The Great Castle
This ruined Byzantine fortress, built in 1495, was the medieval capital of Kalymnos until 1812, and can be reached by climbing up 230 steps from Pothia. Inside, there are several houses, some water cisterns, the remains of an olive mill, and 10 little churches.

Kalymnos Maritime Museum
Divided into four rooms, the museum’s collection offers a fascinating tour of the history of Greek sponge fishing, with a spotlight on the islanders who dived for them.

Kalymnos Cathedral
Built in 1861 on the Pothia seafront, the Church of the Transfiguration of the Saviour has some fine religious paintings by local artists, as well as a marble icon screen carved by the great sculptor Yannoulis Chalepas.

The New Archaeological Museum
The Archaeological Museum of Kalymnos contains unique exhibits from the prehistoric to the post-Byzantine era. The jewel of the collection is the famous “Lady of Kalymnos”, a superb Hellenistic bronze sculpture of a woman wearing a robe, which was brought up from the sea in 1995 in the nets of a local fisherman.

Chrysocheria Castle
Built in the 15th century by the Knights of the Order of St. John, this imposing fortress-watchtower stands at the top of a small hill west of Pothia. At the foot of the hill are three stone-built windmills dating from the 16th century. They are surrounded by walls bearing the coats of arms of eminent knights.

Telendos
Just ten minutes from Kalymnos, this enchanting island offers an unforgettable experience of outdoor and historical interest. Visit the fortified Byzantine settlement of Agios Konstantinos, built between the 6th and the 10th century, and the early Christian necropolis; wander the picturesque streets of Telendos Town with its excellent tavernas; and enjoy swimming and diving around its magical beaches.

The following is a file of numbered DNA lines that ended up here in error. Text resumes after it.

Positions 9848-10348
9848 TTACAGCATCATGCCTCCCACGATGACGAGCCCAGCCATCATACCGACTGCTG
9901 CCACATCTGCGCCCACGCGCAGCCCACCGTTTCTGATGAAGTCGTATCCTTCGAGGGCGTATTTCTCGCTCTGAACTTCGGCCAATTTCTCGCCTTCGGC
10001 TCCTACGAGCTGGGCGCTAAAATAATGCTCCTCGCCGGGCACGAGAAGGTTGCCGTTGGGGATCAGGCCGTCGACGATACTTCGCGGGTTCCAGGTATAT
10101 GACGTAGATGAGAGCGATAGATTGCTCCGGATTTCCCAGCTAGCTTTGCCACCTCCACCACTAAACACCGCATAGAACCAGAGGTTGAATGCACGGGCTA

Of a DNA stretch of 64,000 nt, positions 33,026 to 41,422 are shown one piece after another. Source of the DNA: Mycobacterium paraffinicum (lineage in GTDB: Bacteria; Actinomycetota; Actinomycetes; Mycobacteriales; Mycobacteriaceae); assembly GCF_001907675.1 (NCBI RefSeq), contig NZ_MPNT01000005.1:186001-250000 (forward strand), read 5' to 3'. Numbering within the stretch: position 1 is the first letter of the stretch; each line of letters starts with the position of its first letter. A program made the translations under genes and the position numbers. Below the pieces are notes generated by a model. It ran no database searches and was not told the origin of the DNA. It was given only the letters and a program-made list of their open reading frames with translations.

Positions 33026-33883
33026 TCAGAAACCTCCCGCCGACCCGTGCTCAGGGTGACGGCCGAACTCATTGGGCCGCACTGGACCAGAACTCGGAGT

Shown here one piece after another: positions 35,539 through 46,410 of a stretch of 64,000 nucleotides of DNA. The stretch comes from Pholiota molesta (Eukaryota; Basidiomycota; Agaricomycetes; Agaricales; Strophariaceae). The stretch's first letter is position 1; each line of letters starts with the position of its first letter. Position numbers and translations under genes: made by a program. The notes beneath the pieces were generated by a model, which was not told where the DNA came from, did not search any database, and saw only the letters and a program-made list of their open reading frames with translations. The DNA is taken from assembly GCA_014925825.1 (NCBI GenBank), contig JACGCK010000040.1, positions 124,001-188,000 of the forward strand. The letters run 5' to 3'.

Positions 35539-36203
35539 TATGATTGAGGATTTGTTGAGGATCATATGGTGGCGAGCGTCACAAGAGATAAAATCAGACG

Kefala Cave
The most stunning cave on Kalymnos is one thousand square metres in size, with six chambers. The most striking, containing huge stalagmites and stalactites, is 103 metres long. The god Zeus was once worshipped here.

Vathy Valley
The verdant Vathy valley and fjord are among the most beautiful landscapes in the Aegean. The narrow cove with calm blue-green waters flanked by tall cliffs is a remarkable setting, while the area behind Rina harbour is full of citrus groves.

The Sanctuary of Apollo
The most important place of worship on ancient Kalymnos was dedicated to Apollo, the island’s protector and patron. The sanctuary was used continuously from the 1st millennium BC to the Early Christian era. Today, visitors can tour the archaeological site and admire the temples of Apollo and Asclepius, the assembly house, and the theatre, as well as two early Christian churches dating from the 5th and 6th century.

Tastes of Kalymnos

The local cuisine is distinguished by its seafood, including delicacies such as octopus stifado (stewed with tomatoes and shallots), octopus balls, stuffed squid, grilled swordfish, Simi shrimp, lobster linguine, and sun-dried lobster tails. Also well worth sampling are karkani (a salad made with skate) and spinialo, a selection of sea urchins, skate and pinna preserved in sea water and served with onion and an oil and lemon dressing.

Other outstanding dishes are myrmizeli (a Greek salad with barley bread), mououri (goat or lamb stuffed with rice and cooked in a wood-fired oven), fylla (dolmades), chickpea fritters, and kapetanato (pork cooked in a clay pot).

Try eptazimo (bread literally “kneaded seven times”, made with aniseed and ouzo), gyristes (doughnuts) with honey, as well as the famous local galaktoboureko (milk pie).

Don’t forget to try Anama, the sweet wine of Kalymnos.

MAP OF KALYMNOS